Two BYU law professors, Kif Augustine-Adams and Carolina Nunez, have also worked with refugees in the Dilley detention center.  Augustine-Adams described how she met her first clients: “Two 14 or 15-year old girls came into the trailer with their mothers. They looked just like my teenage daughters, their long hair wrapped up into buns on the tops of their heads. But they were fleeing violence I wouldn’t wish on anyone: fleeing rape by gangs, extortion, the possibility of being captured by gangs for use as sex slaves. Meeting those girls made every minute I spent at the facility vitally important.”  BYU Law School has now established an externship program for its students at Dilley.

Jim McConkie and Bradley H. Parker Establish Utah Refugee Justice League

Jim McConkie and Bradley H. Parker, members of the Salt Lake City JRCLS Chapter, formed the Utah Refugee Justice League in 2016 as a non-profit organization to defend the rights of refugees who have been discriminated against on the basis of religion, ethnicity or national origin.  The League was formed in response refugees who reported being threatened with removal of their headscarves (hijabs), accosted with profanities, being physically threatened, bullied in school or harassed at work by co-workers; and menaced by strangers in public places.  Others have reported having graffiti or pigs blood sprayed or smeared on their property.  The League intends to teach classes and speak to groups of refugees to help them better understand and appreciate their rights in America.  Learn more about the Refugee Justice League here.

In May of 2017, Yussuf Awadir, the Imam at Salt Lake City’s Madina Islamic Center Mosque and an American citizen since 2010, was stranded at the International Airport in Nairobi, Kenya.  He had arranged to travel to Kenya to pick up his wife and children, but Qatar Airlines refused to allow him to enter the United States and barred him from boarding his return flight to Salt Lake City with his wife and children, who have U.S. passports or travel visas.  JRCLS member Jim McConkie knew Imam Yussuf Awadir personally.  Several lawyers from the Refugee Justice League became involved, and Abdi was able to fly back to the U.S. with his family.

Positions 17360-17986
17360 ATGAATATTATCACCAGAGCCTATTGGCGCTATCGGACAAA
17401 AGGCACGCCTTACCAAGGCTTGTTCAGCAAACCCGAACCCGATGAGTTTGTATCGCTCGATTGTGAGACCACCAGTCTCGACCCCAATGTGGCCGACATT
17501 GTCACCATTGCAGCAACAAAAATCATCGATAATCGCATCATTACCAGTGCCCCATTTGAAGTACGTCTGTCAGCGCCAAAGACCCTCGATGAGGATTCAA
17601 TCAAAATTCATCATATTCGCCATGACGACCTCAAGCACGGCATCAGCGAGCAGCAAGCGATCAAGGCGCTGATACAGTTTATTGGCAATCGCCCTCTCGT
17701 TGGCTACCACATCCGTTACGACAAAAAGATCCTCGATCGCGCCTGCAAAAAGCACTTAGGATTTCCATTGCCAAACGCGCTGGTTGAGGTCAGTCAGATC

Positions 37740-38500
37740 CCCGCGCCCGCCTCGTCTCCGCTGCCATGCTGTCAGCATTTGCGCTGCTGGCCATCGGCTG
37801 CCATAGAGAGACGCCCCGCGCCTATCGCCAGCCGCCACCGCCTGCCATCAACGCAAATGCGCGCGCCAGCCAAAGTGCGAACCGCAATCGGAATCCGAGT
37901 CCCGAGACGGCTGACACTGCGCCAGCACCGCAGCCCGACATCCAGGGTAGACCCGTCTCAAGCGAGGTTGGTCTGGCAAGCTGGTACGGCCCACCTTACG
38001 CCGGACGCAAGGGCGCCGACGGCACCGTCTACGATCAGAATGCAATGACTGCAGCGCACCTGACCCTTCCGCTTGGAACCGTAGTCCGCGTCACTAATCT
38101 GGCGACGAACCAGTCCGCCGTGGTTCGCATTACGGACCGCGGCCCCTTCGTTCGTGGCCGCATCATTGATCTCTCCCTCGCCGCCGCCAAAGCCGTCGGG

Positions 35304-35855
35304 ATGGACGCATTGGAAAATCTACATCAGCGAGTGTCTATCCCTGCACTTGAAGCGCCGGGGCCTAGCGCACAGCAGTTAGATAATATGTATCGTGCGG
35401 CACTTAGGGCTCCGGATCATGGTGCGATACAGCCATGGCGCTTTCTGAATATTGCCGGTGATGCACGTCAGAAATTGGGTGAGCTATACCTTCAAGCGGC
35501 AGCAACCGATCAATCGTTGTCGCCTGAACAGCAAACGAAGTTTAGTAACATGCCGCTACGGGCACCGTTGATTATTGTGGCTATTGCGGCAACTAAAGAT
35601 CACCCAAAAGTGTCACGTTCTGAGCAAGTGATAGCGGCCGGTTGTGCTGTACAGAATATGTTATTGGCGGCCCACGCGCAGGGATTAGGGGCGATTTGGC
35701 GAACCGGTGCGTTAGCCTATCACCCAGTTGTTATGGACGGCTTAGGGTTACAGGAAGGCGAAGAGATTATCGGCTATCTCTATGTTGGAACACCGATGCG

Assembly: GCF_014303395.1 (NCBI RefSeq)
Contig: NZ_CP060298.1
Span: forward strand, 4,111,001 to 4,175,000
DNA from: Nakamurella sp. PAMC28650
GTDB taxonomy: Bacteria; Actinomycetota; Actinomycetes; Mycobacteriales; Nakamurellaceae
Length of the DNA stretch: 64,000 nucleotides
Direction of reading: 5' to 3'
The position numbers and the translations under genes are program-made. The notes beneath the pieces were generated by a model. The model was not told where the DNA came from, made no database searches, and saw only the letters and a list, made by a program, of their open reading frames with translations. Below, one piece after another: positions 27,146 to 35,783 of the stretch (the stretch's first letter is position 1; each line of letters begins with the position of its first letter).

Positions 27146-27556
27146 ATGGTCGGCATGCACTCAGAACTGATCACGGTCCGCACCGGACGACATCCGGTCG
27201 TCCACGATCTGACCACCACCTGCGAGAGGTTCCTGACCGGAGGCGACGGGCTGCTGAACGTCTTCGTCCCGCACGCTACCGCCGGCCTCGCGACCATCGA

Carrie Akinaka, UCLA Student Member Serves Refugees Through IRAP

Carrie Akinaka is a law student and board member of the UCLA Law School JRCLS student chapter.  She has volunteered with the International Refugee Assistance Project (IRAP), which “organizes law students and lawyers to develop and enforce a set of legal and human rights for refugees and displaced persons.”  In 2017, Carrie assisted IRAP attorneys working to help an Iraqi man join his family in the United States, who had previously been granted refugee status.  For more information, contact Carrie here:  akinaka2018@lawnet.ucla.edu

View a video report from Carrie Akinaka here.

Many law schools have organizations focused on refugee service. If your chapter has a nearby law school, the school would likely welcome assistance from JRCLS volunteers, whether or not it has a JRCLS student chapter.

Chicago Chapter Partners with World Relief Organization for Citizenship Clinic

In October of 2016, the Chicago JRCLS chapter participated in a pro bono clinic to help refugees complete their applications for United States citizenship.  The chapter partnered with a faith-based group called World Relief that is experienced in citizenship applications, and held the event in a Lutheran Church in West Chicago. Prior to the event, World Relief trained the JRCLS attorneys to fill out USCIS Form N-400, the lengthy and complicated application for U.S. naturalization which takes about 45 minutes to complete.  The clinic was held in two shifts in the morning and afternoon, helping applicants from Central and South America, Iran, Pakistan and India. It costs World Relief $200 per person to process these applications.

The Chicago chapter set out to raise a total of $10,000 in order to help 50 people apply for citizenship.  Raising funds both within and outside the chapter, they ultimately doubled their goal, raising sufficient contributions to process applications for 100 people.

For more information, contact Rebecca Van Uitert, Chair-elect of the Chicago Chapter, here:  rvanuitert@fragomen.com

Central Utah Chapter Member Jill Jasperson Initiated UVU Legal Clinic